Increased Precautions We're Taking in Response to COVID-19

LAST UPDATED ON 03/15/2021

As updates on the impact of the coronavirus continue to be released, we want to take a moment to inform you of the heightened preventative measures we have put in place at Blue Ridge Mountain Recovery Center to keep our patients, their families, and our employees safe. All efforts are guided by and in adherence to the recommendations distributed by the CDC.

Please note that for the safety of our patients, their families, and our staff, there are certain restrictions in place regarding on-site visitation at Blue Ridge Mountain Recovery Center.

  • These restrictions have been implemented in compliance with updated corporate and state regulations to further reduce the risks associated with COVID-19.
  • Options for telehealth visitation are continuously evaluated so that our patients can remain connected to their loved ones.
  • Alternate methods of communication for other services may be offered when deemed clinically appropriate.

For specific information regarding these changes and limitations, please contact us directly.

CDC updates are consistently monitored to ensure that all guidance followed is based on the latest information released.

  • All staff receives ongoing infection prevention and control training.
  • Thorough disinfection and hygiene guidance is provided.
  • Patient care supplies such as masks and hand sanitizer are monitored and utilized.
  • Temperature and symptom screening protocols are in place for all patients and staff.
  • Social distancing strategies have been implemented to ensure that patients and staff maintain proper distance from one another at all times.
  • Cleaning service contracts have been reviewed for additional support.
  • Personal protective equipment items are routinely checked to ensure proper and secure storage.
  • CDC informational posters are on display to provide important reminders on proper infection prevention procedures.

The safety of our patients, their families, and our employees is our top priority, and we will remain steadfast in our efforts to reduce any risk associated with COVID-19.

The CDC has provided a list of easy tips that can help prevent the spread of the coronavirus.

  • Avoid close contact with people who are sick.
  • Cover your cough or sneeze with a tissue and then immediately dispose of the tissue.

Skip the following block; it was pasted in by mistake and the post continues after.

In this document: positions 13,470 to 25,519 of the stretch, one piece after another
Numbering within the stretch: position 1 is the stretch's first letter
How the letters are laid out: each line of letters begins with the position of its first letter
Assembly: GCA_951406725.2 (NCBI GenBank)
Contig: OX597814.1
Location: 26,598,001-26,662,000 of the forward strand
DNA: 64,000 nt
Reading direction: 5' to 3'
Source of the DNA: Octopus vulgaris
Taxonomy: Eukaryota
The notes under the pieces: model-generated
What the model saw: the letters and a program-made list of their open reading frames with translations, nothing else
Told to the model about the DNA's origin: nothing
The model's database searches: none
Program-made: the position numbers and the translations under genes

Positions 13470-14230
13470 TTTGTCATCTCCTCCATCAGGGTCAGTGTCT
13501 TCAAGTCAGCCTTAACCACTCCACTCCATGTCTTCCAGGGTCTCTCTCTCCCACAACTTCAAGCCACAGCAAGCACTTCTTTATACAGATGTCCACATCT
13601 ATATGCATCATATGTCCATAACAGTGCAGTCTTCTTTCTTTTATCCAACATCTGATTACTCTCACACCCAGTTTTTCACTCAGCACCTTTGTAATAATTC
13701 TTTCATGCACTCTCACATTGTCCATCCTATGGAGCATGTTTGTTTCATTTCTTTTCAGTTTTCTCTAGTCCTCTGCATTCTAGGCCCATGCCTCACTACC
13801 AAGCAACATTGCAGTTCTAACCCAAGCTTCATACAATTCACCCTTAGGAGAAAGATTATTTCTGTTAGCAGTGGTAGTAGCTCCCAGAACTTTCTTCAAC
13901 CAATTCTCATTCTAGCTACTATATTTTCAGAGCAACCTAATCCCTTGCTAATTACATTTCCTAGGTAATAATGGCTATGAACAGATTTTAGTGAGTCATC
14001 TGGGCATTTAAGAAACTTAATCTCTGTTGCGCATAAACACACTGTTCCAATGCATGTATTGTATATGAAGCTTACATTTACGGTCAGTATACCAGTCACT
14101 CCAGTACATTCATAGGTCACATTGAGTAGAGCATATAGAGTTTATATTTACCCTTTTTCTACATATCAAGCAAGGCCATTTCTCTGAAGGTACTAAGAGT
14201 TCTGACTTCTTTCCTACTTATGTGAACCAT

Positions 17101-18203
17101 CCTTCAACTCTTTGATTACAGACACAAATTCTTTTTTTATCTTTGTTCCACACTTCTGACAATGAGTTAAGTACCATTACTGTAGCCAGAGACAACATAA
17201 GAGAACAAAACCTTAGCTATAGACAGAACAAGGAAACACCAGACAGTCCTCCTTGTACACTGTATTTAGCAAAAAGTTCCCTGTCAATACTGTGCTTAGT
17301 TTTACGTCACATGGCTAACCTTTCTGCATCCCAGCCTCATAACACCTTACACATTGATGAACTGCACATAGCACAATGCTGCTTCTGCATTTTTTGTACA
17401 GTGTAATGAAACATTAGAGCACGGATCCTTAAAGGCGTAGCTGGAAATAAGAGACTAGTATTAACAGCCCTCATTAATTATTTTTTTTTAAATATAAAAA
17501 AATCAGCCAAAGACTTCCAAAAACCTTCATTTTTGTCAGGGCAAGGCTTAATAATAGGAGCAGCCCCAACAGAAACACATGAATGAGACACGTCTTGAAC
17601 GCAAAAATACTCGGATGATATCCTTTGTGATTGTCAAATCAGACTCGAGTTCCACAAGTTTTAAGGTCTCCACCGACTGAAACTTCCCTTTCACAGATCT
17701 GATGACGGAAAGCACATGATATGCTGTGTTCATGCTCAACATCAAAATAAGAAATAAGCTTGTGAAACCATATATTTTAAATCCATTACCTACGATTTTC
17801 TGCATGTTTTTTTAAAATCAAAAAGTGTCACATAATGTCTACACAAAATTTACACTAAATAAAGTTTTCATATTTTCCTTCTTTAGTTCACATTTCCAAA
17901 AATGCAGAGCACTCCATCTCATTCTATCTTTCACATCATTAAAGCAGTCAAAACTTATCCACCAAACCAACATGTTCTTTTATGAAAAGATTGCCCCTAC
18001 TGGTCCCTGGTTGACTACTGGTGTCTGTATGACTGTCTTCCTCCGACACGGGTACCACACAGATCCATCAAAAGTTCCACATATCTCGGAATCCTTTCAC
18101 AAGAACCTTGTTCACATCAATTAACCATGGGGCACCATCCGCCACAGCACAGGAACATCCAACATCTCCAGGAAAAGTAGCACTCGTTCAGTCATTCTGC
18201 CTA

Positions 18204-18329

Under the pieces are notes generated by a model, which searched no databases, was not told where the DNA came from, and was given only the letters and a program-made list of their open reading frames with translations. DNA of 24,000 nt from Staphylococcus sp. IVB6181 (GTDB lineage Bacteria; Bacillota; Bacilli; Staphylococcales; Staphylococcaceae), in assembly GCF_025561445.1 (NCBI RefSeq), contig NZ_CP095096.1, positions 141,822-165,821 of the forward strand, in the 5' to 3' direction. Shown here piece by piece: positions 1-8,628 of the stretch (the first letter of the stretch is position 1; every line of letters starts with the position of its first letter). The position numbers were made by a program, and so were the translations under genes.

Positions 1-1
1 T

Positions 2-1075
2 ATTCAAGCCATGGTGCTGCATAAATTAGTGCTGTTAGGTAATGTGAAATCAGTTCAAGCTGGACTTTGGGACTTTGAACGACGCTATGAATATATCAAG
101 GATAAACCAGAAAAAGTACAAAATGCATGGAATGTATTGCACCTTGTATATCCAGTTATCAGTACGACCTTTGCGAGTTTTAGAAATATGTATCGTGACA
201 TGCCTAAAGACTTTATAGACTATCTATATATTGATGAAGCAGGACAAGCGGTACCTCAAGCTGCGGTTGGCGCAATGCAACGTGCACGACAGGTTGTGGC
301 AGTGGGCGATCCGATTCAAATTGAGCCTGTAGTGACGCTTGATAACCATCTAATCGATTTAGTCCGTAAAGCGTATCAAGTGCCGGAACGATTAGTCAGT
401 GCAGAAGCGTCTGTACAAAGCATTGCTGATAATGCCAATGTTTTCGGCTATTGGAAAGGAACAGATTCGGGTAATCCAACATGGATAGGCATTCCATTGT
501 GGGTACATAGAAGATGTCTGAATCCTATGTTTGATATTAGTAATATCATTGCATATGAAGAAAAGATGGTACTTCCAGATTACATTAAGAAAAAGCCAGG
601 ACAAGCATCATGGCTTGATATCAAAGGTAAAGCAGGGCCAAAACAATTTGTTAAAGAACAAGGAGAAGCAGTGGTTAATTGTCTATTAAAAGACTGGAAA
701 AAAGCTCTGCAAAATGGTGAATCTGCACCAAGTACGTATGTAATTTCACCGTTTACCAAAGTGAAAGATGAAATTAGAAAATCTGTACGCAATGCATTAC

• Avoid touching your eyes, nose, and mouth.
  • Clean and disinfect objects and surfaces that are frequently touched.
  • Wash your hands often with soap and water for at least 20 seconds.
  • Stay home when you are sick, except to get medical care.

For detailed information on COVID-19, please visit

Painkiller Abuse & Addiction Symptoms, Signs, Causes & Effects

Prescription painkiller addiction can rob you of your health, your dignity, and your hope for a better tomorrow. At Blue Ridge Mountain Recovery Center, you will reconnect with your best self, and begin to build the foundation for a more promising future.

What is Prescription Painkiller Abuse?

Learn More About Prescription Painkiller Abuse

Prescription painkillers have been highly effective in improving the quality of lives of those who were once troubled with acute or chronic physical pain. However, these medications can be dangerous. Regardless of whether they are consumed under the care of a professional or abused for recreational purposes, prescription painkillers can lead to addiction. Many of the most commonly prescribed painkillers, such as OxyContin, Demerol, Percocet, and Vicodin, all contain opioids, which is a very addictive category of substances that also includes heroin and morphine.

This does not mean that consuming a prescription painkiller that a physician has provided is the same as consuming an illicit substance like heroin. These medications can be highly beneficial, and the risks are decreased when they are taken as prescribed. However, the risk of developing an opioid use disorder is very real, and the risk increases significantly when these drugs are consumed without the proper medical supervision.

Oxycodone, meperidine, and hydrocodone (the active ingredients in OxyContin, Demerol, and Vicodin, respectively), are synthetic or semisynthetic opioids, meaning they are manufactured in a laboratory, but share similar structures with naturally occurring extracts from the poppy plant. As time passes on, those who consume opioid-based prescription painkillers can develop a tolerance. Tolerance is a sign of dependency, as is the presence of painful withdrawal symptoms that arise when someone attempts to end his or her use of the drug or dramatically decrease the amount that he or she has been consuming.

The desire to achieve the pleasing effects of an opioid-based painkiller while avoiding the pain of withdrawal can keep an individual stuck within what might feel like a non-stop cycle of an opioid use disorder. It can be extremely hard for someone who is addicted to a prescription painkiller to end his or her dependence without professional treatment. When comprehensive care is provided, however, an individual can rid his or her body of opioids safely and in a more comfortable manner, as well as move forward and complete the therapeutic programming that will help him or her prevent relapse and live a happier, healthier life outside of the chains of prescription painkiller addiction.